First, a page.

·    ensures Aucklanders are familiar with a shared vision for the region and the ability to achieve it and;

·    builds support from Aucklanders for the types of projects and policies that will achieve the shared vision and create a lower-emissions transport system.

29.     Regulatory changes are identified as a key enabler for delivery of the VKT-RP. Specifically, legislative changes relating to road pricing, infringement penalties, time of use charging, funding mechanisms (including developer contributions) and road user types and behaviours are identified as being necessary to achieve the outcomes of the programme. These findings reinforce many of Auckland Council’s existing policy positions and demonstrate the potential beneficial impact of such change would have on Auckland’s transport network.

 

Sustainable transport options and urban form

30.     The VKT-RP identifies a need for broad-scale programmes of rapid, low-cost adaptation of existing assets to provide minimum-standard bus priority lanes and cycle networks primarily by repurposing existing road corridor space. The VKT-RP includes 770km of bus priority lane and 880km of protected cycleway across the region, as well as supporting infrastructure for active and public transport use and access.

31.     Spatial transport modelling was applied to consider ways that population growth and urban development could occur while reducing carbon emissions from transport. The report finds that people who live nearer to the city centre are likely to travel less distance by private motor vehicle (and therefore contribute less to total VKT in the region). By providing for much more opportunity for new development nearer to the city centre and minimising development at the urban periphery, land-use planning and zoning can make a significant contribution to reducing Auckland’s carbon emissions.

32.     Many trips made, region-wide, are for purposes other than work and education. By enabling mixed-use development in more locations, Aucklanders will be enabled to make shorter local trips to achieve daily needs. The VKT-RP recommends enabling low-impact mixed use activities (such as hair salons, childcare centres, convenience stores etc.) to be permitted activities within Terrace Housing and Apartment Building (THAB) zones.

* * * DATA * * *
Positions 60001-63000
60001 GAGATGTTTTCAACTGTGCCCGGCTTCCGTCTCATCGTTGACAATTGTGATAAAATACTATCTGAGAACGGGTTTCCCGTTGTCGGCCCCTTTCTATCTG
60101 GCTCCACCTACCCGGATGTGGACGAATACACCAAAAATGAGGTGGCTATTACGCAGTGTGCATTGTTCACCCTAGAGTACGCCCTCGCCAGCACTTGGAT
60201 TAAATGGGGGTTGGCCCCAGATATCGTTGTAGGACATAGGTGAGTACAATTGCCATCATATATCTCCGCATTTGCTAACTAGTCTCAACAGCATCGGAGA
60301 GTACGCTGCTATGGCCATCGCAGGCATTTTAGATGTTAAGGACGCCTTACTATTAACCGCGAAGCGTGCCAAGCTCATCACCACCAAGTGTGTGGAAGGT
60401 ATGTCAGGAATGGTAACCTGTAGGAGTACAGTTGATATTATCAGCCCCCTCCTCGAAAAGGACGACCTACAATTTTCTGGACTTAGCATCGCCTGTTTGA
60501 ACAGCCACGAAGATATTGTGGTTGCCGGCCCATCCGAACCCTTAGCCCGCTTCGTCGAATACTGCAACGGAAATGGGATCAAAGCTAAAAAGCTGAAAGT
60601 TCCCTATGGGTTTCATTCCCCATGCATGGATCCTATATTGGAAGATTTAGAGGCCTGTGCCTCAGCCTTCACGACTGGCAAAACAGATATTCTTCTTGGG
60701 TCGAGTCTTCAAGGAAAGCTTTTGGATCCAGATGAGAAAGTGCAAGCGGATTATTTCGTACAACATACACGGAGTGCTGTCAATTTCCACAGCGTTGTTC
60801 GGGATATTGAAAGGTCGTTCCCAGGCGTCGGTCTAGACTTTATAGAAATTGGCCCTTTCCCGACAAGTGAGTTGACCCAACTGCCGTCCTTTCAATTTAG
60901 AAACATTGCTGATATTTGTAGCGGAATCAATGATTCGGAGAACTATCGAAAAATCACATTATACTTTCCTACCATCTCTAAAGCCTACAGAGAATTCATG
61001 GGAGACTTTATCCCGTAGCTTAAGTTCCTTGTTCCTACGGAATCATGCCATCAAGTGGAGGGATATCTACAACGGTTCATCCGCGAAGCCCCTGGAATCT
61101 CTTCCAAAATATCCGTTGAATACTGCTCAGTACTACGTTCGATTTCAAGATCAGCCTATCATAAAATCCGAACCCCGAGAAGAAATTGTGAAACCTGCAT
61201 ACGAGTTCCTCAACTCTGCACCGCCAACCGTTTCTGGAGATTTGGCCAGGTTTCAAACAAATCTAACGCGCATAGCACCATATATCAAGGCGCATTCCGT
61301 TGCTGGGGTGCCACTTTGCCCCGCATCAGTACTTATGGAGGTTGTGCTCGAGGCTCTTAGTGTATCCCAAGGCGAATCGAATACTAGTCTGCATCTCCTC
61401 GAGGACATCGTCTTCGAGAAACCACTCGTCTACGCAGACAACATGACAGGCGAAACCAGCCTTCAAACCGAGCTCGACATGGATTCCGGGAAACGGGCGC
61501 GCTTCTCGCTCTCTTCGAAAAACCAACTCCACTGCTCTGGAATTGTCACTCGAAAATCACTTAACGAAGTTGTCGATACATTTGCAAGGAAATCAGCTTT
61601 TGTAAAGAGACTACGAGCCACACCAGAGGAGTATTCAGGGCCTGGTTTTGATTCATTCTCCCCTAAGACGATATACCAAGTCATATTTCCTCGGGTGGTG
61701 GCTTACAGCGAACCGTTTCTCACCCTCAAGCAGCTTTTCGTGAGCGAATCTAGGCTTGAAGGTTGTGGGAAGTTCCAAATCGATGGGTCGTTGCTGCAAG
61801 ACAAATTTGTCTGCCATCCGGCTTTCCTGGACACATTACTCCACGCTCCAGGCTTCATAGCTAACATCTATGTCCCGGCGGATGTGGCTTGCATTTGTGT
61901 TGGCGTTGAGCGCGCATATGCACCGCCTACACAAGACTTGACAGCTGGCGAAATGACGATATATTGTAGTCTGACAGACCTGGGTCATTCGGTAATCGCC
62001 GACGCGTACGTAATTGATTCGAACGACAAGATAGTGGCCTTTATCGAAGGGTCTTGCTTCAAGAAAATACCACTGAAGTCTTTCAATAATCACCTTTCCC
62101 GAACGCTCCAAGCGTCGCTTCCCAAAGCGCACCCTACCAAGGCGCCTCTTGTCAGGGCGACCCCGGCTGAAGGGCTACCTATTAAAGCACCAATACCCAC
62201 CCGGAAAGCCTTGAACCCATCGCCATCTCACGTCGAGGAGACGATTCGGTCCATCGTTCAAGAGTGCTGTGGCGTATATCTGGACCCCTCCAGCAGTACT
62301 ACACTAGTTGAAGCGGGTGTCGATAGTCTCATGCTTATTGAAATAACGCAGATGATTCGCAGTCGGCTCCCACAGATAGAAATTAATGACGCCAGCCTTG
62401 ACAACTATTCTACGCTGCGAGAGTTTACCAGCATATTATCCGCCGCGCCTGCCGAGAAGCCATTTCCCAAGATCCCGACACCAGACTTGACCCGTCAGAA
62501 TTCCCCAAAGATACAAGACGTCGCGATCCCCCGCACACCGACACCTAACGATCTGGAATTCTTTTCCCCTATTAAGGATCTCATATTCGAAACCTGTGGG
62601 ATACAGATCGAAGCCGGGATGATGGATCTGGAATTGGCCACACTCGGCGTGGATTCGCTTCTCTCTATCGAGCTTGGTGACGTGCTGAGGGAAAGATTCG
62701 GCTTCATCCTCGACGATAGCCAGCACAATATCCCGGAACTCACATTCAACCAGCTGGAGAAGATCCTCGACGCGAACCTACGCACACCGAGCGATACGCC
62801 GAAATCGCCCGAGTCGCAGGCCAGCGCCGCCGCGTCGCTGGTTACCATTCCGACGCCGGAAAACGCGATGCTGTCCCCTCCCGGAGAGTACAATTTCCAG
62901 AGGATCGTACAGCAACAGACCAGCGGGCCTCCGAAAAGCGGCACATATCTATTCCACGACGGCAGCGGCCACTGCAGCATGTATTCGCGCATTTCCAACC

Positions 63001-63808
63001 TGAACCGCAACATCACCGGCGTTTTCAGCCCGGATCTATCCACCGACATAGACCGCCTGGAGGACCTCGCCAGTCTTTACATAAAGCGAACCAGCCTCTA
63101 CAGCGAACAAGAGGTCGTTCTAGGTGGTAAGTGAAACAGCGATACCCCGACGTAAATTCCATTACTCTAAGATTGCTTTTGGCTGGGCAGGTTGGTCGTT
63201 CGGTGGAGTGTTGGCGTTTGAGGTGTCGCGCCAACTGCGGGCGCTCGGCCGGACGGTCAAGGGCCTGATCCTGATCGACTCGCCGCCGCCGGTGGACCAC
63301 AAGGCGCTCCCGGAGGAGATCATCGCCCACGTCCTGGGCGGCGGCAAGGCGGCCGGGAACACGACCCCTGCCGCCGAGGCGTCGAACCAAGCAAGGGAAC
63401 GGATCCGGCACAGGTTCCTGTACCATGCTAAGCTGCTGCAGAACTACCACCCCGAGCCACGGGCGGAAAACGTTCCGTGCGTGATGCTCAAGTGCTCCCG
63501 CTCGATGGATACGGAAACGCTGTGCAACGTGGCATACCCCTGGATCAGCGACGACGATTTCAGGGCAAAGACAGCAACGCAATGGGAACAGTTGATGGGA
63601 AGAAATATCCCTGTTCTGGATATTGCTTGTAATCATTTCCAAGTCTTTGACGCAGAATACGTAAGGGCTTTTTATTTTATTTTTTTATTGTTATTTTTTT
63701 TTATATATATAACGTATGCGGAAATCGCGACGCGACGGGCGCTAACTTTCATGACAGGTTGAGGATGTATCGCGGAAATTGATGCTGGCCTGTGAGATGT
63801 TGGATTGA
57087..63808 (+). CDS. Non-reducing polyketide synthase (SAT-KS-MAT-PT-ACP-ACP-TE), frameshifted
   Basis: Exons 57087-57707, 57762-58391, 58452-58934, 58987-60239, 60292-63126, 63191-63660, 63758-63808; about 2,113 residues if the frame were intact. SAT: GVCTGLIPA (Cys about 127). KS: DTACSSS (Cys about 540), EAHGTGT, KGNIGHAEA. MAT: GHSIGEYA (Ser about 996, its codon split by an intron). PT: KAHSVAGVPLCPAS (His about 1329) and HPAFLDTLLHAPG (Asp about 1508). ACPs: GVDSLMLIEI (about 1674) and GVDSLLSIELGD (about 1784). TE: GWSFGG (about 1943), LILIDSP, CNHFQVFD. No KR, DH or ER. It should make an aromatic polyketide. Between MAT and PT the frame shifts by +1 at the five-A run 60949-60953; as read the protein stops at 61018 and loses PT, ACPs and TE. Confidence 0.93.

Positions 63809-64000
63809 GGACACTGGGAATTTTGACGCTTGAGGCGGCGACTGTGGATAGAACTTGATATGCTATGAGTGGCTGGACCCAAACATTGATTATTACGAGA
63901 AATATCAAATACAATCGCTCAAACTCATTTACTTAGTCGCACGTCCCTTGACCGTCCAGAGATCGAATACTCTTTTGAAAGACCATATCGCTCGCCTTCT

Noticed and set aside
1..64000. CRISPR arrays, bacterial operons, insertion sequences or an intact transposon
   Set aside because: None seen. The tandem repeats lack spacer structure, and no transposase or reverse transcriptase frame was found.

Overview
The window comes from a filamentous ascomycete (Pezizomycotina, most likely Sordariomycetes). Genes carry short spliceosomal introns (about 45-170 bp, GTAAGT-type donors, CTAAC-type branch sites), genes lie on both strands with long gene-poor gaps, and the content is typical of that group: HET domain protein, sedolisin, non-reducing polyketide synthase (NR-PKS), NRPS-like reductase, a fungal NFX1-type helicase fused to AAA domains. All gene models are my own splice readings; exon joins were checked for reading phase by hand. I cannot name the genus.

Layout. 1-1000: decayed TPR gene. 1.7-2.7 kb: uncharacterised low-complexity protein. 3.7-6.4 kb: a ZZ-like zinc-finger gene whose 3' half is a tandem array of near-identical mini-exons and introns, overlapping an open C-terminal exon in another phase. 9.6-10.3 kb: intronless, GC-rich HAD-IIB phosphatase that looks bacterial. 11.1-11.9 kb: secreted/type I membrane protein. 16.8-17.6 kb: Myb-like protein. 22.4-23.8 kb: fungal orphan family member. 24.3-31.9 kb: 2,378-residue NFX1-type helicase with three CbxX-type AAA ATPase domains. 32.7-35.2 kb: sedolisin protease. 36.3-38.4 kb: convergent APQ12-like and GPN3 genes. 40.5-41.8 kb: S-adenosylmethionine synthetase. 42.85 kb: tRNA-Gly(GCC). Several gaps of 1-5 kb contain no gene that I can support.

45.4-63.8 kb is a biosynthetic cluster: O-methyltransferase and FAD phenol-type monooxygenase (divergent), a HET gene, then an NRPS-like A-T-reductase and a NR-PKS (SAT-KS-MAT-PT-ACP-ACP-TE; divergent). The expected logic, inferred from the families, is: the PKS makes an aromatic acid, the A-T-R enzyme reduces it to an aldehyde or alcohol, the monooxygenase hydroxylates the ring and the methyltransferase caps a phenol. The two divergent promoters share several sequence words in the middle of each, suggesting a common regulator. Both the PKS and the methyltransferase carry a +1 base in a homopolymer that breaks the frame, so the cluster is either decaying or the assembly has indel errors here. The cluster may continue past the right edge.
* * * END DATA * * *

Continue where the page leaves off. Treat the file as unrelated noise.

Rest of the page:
Pricing and behaviour change

33.     Alongside improvements to active and public transport networks and enabling a more compact urban form, road pricing mechanisms are likely to be required to achieve a significant reduction in private vehicle use and corresponding carbon emissions.

34.     To address equity concerns, the programme recommends that alternative options for driving would be implemented prior to road pricing schemes becoming operative. This is in line with the findings from other comprehensive studies on road pricing such as Auckland Congestion Question Project. Further work is needed to understand the network-wide economic and cumulative generalised cost changes included in the VKT-RP report.

35.     Auckland’s VKT-RP was modelled under the assumption that Auckland’s regional fuel tax would remain in place throughout the course of the programme. The programme also includes three hypothetical additional road pricing mechanisms: